SLATER: Oh, he's still a viable 2016 presidential candidate. Can it tank his future? Yeah, if there are more revelations. Every campaign establishes and perpetuates a political narrative. Who is your candidate? In the case of Christie, being tough and outspoken has been part of the positive part of his candidacy. If there are more episodes - first, in the event that anything that he said in that extended two-hour news conference turns out to be untrue, that in fact he did know something, his career I think is over.
But let's assume that doesn't happen. Are there future episodes that reinforce the narrative - he punches down people who are beneath him, teachers and regular schleps among the voters, that he's not just mean but a real bully and vindictive? If we see episodes of that - and more importantly, if a year from now on the campaign trail he is tired and we in the press have goaded him some way into lashing out and appearing on camera to look like the bully boy that his critics suggest, he is - then he's got a problem.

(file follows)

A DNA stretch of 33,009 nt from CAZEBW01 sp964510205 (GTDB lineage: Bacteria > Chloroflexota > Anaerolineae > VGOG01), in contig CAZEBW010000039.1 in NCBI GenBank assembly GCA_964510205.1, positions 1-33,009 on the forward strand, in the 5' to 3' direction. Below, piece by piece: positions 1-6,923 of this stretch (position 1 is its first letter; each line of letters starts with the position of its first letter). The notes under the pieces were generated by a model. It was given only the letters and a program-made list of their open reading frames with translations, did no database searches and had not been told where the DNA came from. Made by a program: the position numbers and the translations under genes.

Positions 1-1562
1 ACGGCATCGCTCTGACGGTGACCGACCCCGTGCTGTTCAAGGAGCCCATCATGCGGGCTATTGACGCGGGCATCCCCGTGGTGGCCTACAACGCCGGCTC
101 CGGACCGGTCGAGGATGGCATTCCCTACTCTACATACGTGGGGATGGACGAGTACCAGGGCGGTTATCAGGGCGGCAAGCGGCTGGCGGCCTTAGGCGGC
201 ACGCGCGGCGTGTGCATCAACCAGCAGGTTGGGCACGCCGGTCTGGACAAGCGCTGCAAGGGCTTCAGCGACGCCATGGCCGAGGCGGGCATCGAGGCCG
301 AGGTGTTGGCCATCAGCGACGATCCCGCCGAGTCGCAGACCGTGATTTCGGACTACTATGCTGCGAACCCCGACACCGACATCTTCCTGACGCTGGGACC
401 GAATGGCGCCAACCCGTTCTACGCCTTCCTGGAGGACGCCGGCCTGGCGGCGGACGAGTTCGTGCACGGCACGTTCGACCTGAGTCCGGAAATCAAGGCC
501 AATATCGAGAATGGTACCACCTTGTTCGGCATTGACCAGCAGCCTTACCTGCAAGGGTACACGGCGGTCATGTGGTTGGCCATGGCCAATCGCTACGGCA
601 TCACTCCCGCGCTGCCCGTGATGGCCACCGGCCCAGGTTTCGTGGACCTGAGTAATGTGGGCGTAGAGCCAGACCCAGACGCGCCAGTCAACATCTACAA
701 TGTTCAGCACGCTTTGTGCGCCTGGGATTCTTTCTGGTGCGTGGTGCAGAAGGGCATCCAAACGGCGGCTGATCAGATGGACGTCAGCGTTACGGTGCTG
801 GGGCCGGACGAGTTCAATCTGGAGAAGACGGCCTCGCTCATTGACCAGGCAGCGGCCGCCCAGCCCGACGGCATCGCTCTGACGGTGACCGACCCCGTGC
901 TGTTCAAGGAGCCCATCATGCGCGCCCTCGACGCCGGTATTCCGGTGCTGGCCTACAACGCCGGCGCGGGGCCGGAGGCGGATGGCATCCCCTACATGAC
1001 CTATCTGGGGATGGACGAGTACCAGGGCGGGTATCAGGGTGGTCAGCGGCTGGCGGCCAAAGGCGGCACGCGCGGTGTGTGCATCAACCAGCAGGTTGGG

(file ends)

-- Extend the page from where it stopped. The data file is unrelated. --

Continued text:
HEADLEE: And you're speaking about the press conference he gave addressing the Bridgegate scandal.
HEADLEE: Lynn, I mean, you've been in Illinois. You've covered a number of governors. And, clearly, Rod Blagojevich, you've gotten in a lot of trouble. Is there a possibility for a state politician to come back from a real corruption scandal? Or once they're accused and it's proven, is it over?